Washington: The large dirt mounds of termites are crucial to stopping the spread of deserts into semi-arid ecosystems and agricultural lands, a new study has found.
The results not only suggest that termite mounds could make these areas more resilient to climate change than previously thought, but could also inspire a change in how scientists determine the possible effects of climate change on ecosystems.
In the parched grasslands and savannas, or drylands, of Africa, South America and Asia, termite mounds store nutrients and moisture, and - via internal tunnels - allow water to better penetrate the soil.
As a result, vegetation flourishes on and near termite mounds in ecosystems that are otherwise highly vulnerable to "desertification," or the environment's collapse into desert.
Princeton University researchers note that termites slow the spread of deserts into drylands by providing a moist refuge for vegetation on and around their mounds.
They report that drylands with termite mounds can survive on significantly less rain than those without termite mounds.
Corresponding author Corina Tarnita, a Princeton assistant professor in ecology and evolutionary biology, explained that termite mounds also preserve seeds and plant life, which helps surrounding areas rebound faster once rainfall resumes.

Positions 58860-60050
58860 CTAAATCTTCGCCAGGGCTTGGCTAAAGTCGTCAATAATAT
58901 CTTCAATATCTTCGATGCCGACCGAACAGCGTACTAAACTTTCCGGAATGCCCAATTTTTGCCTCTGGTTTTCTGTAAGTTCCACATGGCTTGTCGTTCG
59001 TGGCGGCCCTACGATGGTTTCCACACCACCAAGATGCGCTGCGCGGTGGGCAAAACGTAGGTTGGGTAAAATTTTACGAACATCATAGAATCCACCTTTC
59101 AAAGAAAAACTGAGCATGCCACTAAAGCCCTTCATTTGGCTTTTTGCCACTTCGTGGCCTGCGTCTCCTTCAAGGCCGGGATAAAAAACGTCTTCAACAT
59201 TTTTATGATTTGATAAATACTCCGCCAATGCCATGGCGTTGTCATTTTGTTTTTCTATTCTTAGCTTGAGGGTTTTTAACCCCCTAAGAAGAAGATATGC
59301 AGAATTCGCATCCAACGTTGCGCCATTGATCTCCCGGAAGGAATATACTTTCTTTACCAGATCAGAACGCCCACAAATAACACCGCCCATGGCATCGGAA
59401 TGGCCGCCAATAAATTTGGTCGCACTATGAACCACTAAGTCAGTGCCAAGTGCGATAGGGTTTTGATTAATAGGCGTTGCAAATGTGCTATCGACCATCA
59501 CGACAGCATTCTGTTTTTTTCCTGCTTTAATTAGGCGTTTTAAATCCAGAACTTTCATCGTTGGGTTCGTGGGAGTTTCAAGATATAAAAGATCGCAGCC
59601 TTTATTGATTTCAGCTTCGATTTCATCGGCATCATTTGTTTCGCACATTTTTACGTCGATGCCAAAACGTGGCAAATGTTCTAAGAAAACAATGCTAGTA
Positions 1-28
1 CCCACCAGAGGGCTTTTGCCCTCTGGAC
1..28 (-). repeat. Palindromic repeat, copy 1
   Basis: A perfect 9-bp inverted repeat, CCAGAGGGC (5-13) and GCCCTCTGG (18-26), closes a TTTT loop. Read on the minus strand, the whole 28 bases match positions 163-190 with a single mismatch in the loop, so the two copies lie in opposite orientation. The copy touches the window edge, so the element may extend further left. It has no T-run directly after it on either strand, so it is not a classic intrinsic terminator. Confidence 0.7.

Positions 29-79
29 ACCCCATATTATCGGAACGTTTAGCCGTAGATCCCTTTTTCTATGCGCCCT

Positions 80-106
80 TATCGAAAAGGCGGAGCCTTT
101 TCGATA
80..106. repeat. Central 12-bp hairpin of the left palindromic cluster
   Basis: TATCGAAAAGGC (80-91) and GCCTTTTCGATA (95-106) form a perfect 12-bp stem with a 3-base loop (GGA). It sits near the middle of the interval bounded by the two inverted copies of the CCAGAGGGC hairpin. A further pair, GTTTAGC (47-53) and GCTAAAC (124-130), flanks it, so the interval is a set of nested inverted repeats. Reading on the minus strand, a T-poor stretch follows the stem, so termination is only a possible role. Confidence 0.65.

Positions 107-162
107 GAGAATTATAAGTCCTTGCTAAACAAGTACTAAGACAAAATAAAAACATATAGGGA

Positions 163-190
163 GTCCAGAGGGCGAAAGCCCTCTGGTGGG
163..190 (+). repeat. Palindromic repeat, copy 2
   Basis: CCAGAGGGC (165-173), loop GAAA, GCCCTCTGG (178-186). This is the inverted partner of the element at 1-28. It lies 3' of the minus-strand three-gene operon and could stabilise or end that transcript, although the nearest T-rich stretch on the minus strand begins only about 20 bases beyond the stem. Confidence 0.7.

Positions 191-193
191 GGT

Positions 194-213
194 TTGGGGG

"The rain is the same everywhere, but because termites allow water to penetrate the soil better, the plants grow on or near the mounds as if there were more rain," Tarnita said.
"The vegetation on and around termite mounds persists longer and declines slower," she said.
"Even when you get to such harsh conditions where vegetation disappears from the mounds, re-vegetation is still easier. As long as the mounds are there the ecosystem has a better chance to recover," said Tarnita.
The mathematical model developed for the latest work determines how termite mounds affect plant growth by applying various tools from physics and mathematical and numerical analysis to understand a biological phenomenon, said first author Juan Bonachela, a former postdoctoral researcher in the group of co-author Simon Levin, Princeton's George M Moffett Professor of Biology.
The research was published in the journal Science.